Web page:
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President Donald Trump and economic advisor Peter Navarro are alone in the White House when it comes to blaming Federal Reserve Chairman Jerome Powell for the economic slowdown, administration officials told CNBC.
The president has criticized his central bank chief sharply, but stepped it up in recent days when he labeled the Fed leader "clueless Jay Powell." Trump has said the U.S. economy would be much stronger had the Fed not been raising interest rates and otherwise tightening monetary policy.
Two senior administration officials told CNBC that the overriding belief in the White House is that the rate hikes are not the main source of the problem.
Rather, they say, it is Trump's trade war and tariffs against China that began more than a year and a half ago holding back growth. The president, though, is not expected to relent in his criticism of Powell.
"It is what it is," both officials said in describing the feelings around the Trump-Powell dispute.
CNBC has reached out to the White House for further comment.
Other officials have been willing to join in anti-Fed messaging publicly, even as other policy concerns weigh privately. National Economic Council director Larry Kudlow, for instance, attacked Powell's "extreme tightening" on CNBC after the second-quarter GDP numbers were released. Kudlow did not respond to a request for comment.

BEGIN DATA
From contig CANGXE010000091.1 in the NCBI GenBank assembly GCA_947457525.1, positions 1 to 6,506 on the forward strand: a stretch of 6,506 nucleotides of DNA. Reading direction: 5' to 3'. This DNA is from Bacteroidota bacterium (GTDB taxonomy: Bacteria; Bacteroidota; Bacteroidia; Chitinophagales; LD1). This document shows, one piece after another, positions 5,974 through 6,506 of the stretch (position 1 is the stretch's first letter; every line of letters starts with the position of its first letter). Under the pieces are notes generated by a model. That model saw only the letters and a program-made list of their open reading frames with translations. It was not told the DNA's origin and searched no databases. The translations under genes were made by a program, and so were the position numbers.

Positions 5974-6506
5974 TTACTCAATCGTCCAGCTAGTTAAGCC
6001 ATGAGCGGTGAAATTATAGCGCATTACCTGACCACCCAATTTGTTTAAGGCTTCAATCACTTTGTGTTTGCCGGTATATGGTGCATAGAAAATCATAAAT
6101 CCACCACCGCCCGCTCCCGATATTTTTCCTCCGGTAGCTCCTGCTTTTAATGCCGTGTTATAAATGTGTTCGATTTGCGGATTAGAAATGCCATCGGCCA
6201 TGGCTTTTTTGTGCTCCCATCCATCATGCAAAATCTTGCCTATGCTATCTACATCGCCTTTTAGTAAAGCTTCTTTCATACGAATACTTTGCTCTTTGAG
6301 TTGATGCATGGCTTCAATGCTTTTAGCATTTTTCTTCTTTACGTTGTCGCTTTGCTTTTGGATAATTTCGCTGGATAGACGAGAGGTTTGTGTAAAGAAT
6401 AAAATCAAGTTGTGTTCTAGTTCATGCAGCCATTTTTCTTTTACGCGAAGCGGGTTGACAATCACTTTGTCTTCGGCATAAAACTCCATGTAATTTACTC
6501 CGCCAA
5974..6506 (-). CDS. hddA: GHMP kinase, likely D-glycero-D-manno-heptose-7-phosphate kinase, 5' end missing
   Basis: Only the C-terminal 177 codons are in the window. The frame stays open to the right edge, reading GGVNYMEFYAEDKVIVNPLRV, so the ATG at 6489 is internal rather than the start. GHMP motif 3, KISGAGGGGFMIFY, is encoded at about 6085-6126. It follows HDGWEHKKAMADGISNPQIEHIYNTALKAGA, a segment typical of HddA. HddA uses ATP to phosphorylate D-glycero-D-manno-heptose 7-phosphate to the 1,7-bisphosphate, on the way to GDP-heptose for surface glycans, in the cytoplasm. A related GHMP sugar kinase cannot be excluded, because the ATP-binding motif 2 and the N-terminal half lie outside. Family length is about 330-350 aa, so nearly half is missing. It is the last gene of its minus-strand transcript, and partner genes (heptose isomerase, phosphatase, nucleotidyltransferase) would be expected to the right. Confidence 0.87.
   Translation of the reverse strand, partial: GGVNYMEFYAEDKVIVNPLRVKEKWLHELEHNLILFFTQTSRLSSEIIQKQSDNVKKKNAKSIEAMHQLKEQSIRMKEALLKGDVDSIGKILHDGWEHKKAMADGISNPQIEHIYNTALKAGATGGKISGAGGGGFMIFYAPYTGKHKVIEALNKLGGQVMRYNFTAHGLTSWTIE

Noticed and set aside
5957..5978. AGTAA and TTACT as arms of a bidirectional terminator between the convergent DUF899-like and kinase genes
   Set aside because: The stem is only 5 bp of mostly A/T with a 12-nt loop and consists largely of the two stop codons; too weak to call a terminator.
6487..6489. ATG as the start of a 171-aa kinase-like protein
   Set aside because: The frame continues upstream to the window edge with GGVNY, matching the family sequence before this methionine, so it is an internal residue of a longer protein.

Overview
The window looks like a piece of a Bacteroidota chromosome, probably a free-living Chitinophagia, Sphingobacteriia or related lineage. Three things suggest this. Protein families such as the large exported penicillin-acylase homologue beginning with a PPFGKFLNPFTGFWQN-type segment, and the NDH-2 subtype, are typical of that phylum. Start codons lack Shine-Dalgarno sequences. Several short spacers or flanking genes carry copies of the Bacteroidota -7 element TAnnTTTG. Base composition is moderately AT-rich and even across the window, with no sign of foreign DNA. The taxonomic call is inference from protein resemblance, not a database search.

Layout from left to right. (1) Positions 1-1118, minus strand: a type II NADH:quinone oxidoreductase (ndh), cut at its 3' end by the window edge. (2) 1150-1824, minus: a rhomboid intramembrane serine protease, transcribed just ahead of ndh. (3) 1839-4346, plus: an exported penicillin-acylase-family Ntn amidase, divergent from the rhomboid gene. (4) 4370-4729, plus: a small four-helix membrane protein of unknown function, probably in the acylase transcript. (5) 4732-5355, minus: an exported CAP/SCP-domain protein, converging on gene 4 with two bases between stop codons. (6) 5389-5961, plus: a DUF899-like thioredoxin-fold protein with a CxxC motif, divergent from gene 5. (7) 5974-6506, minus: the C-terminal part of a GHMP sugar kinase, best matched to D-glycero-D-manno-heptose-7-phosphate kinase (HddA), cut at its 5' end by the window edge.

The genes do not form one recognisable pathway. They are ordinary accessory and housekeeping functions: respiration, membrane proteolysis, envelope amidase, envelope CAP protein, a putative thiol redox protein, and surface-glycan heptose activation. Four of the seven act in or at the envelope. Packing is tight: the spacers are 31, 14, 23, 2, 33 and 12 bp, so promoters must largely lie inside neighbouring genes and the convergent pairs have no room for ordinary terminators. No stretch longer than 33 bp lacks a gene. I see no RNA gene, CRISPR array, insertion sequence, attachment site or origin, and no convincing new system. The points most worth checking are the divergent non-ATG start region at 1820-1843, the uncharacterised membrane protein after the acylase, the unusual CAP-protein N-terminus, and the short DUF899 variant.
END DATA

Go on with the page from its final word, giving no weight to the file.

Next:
The president ripped into Powell again Wednesday, amid what was the worst stock market sell-off of the year. Wall Street saw 3% off the Dow amid worries that an inverted yield curve in government bonds was signaling a looming recession.
"China is not our problem, though Hong Kong is not helping. Our problem is with the Fed. Raised too much & too fast," Trump said in a tweet.
The attacks have not let up, even though the Fed approved a quarter-percentage-point cut in its benchmark funds rate at the July meeting. Markets expect the central bank to follow up with another reduction in September, followed by an additional move either late this year or early in 2020.
In addition to complaining about rates that are higher than many of the Fed's global counterparts, Trump has bemoaned "quantitative tightening," or the reduction of bonds the central bank holds on its balance sheet. The Fed ended that process as of Aug. 1.